报告人：Professor Fumin ZHANG Georgia Institute of Technology, USA
There is a perceivable trend for robots to serve as networked mobile sensing platforms that are able to collect data in aquatic environment in unprecedented ways. The need for undisturbed operation of search and monitoring posts higher goals for sustainable autonomy. This talk reviews recent developments in autonomous collective foraging in aquatic environment that explicitly integrates insights from biology with models and provable strategies from control theory and robotics. One of the interesting insights is that sensing is used to enable implicit communications among agents, which is able to achieve coordinated behaviors while incorporating individual differences. The algorithms are rigorously analyzed and modified for mobile robots. Experimental effort with promising results demonstrates that bio-inspired autonomy might be preferred in aquatic environment that features severe limitation in communication.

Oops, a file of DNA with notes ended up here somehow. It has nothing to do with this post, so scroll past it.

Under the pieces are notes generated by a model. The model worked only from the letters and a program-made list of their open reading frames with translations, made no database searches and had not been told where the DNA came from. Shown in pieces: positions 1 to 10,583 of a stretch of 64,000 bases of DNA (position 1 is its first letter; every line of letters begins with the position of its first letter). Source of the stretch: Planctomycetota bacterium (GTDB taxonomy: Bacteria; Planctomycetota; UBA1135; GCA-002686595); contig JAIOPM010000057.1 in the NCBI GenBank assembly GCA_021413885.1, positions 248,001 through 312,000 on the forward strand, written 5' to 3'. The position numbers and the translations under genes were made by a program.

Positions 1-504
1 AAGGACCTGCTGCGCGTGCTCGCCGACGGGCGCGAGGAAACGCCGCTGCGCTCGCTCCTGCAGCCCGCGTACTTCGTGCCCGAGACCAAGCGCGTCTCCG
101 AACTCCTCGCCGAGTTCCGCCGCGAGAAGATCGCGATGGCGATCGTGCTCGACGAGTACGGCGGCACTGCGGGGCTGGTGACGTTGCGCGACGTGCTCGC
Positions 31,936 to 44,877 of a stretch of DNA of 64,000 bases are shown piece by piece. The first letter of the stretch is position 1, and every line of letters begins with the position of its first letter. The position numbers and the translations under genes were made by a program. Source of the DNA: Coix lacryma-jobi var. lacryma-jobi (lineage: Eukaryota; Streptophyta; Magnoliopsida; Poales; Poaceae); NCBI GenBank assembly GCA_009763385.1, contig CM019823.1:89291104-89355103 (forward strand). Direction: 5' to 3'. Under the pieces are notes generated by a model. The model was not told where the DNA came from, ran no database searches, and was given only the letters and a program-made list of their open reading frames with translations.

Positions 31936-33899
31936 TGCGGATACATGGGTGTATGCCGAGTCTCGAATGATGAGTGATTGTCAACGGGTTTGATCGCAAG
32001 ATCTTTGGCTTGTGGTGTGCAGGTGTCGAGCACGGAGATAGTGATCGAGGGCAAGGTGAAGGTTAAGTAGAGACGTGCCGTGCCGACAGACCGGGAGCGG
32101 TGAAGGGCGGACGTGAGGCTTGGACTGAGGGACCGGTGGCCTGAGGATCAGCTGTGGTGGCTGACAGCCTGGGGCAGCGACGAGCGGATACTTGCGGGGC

Fumin ZHANG ?is Professor in the School of Electrical and Computer Engineering at the Georgia Institute of Technology. He received a PhD degree in 2004 from the University of Maryland (College Park) in Electrical Engineering, and held a postdoctoral position in Princeton University from 2004 to 2007. His research interests include mobile sensor networks, maritime robotics, control systems, and theoretical foundations for cyber-physical systems. He received the NSF CAREER Award in September 2009 and the ONR Young Investigator Program Award in April 2010. He is currently serving as the co-chair for the IEEE RAS Technical Committee on Marine Robotics, associate editors for IEEE Journal of Oceanic Engineering, Robotics and Automation Letters, IEEE Transactions on Automatic Control, and IEEE Transactions on Control of Networked Systems, and the deputy editor-in-chief for the Cyber-Physical Systems Journal.